Another way of doing that is to modify what they're giving it with. They may be able to give less chemotherapy or give it with different cytokines. Instead of giving high-dose IL-2, there's a lot of modified IL-2 therapy that might be useful in this setting. I think having proof to the field that this can lead to approval usually generates more investment, not just in the pharmaceutical industry, but also in the academic centers. People will begin to study this more and try and sort out new ways of modifying the cells. I think the field will change because there will be a product that we can give to patients post PD-1 as a new treatment option. The field will change because it enables us to better study combinations of known therapies, approved therapies, or experimental therapies that might make the TIL therapy better. Then, it also has the potential for modifications of the T cells before they go in to make them better.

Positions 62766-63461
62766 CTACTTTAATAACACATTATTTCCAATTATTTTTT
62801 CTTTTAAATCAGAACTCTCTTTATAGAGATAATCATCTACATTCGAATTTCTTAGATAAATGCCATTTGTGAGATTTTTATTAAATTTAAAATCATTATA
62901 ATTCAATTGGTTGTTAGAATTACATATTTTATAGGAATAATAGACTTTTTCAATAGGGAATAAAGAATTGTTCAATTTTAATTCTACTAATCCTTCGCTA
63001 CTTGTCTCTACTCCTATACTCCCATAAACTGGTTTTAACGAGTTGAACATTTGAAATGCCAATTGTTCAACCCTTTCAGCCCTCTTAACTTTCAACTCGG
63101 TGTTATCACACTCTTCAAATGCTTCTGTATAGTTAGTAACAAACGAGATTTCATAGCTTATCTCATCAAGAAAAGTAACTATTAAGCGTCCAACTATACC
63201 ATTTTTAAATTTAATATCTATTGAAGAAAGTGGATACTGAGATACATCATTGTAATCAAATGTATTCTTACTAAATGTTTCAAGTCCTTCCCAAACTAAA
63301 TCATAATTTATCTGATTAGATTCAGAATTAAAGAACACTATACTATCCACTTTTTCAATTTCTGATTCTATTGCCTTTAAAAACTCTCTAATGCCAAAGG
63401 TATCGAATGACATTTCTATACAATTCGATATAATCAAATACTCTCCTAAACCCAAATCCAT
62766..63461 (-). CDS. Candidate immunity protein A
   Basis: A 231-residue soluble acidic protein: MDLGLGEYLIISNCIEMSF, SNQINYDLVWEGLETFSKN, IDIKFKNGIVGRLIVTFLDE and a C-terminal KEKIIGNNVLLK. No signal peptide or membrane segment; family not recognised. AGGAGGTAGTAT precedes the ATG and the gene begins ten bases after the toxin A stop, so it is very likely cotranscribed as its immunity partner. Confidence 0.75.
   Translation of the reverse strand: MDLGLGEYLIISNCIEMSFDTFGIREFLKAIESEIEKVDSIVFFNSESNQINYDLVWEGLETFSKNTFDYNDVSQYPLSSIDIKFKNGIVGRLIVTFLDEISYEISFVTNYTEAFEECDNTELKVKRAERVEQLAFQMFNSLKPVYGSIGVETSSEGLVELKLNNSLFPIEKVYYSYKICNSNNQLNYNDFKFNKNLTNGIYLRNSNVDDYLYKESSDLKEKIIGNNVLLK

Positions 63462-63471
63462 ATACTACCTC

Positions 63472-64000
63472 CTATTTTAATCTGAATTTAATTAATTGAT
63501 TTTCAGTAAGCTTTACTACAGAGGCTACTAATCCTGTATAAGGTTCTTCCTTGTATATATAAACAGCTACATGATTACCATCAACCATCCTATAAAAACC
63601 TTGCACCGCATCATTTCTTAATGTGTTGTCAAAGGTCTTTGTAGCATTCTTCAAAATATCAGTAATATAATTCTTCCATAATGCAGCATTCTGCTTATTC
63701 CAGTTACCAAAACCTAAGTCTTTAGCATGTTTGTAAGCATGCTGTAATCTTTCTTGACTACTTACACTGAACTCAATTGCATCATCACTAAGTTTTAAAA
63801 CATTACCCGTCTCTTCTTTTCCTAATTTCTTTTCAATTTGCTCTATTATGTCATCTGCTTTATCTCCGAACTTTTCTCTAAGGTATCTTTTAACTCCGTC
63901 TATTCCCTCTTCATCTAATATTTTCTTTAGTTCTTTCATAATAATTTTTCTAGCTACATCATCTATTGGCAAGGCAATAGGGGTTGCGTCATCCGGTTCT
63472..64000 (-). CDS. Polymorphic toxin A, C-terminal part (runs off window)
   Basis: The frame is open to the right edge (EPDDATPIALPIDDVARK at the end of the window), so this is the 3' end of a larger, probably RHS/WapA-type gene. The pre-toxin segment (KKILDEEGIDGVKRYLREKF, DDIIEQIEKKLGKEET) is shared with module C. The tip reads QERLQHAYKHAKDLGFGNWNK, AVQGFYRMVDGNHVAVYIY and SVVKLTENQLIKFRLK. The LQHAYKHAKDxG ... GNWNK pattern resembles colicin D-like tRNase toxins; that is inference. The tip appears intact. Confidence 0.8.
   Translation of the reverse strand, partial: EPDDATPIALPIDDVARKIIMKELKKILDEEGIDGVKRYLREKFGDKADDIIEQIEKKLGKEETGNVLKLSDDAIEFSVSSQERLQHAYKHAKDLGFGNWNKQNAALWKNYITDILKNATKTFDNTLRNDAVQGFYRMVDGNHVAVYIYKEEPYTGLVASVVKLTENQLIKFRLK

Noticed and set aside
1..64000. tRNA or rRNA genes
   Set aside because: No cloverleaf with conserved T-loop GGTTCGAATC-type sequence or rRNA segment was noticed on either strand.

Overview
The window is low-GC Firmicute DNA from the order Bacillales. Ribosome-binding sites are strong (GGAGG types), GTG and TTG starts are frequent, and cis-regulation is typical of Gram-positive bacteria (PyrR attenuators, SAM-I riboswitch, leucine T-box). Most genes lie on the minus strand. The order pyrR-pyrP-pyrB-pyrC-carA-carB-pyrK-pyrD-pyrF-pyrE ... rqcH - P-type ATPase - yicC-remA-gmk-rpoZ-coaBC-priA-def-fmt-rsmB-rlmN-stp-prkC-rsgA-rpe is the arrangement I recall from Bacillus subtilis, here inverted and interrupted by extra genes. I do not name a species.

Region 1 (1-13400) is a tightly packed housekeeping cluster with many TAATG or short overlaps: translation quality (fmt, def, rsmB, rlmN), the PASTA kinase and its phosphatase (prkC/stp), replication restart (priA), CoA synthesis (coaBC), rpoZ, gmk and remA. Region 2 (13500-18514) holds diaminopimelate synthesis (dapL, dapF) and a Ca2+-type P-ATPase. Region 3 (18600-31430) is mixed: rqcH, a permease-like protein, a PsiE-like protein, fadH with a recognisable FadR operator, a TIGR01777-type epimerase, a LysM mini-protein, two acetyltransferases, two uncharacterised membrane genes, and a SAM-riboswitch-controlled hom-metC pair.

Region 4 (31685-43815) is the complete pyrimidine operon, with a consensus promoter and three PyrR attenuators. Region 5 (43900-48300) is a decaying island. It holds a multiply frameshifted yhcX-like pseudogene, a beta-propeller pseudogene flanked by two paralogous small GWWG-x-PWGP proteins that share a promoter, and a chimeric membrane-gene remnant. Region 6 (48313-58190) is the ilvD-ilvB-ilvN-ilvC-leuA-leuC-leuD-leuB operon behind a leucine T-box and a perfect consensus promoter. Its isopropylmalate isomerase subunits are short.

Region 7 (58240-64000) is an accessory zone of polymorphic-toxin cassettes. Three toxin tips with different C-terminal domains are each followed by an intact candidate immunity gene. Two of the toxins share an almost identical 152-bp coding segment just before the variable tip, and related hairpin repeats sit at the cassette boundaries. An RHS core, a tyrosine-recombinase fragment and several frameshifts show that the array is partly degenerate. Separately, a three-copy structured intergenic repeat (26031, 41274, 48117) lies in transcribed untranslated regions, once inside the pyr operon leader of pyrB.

REFERENCES:

1. Iovance Biotherapeutics announces updated clinical data for lifileucel in advanced melanoma at Society for Immunotherapy of Cancer (SITC) Annual Meeting. News release. Iovance Biotherapeutics. November 10, 2022. Accessed November 16, 2022. https://bit.ly/3UJW2M0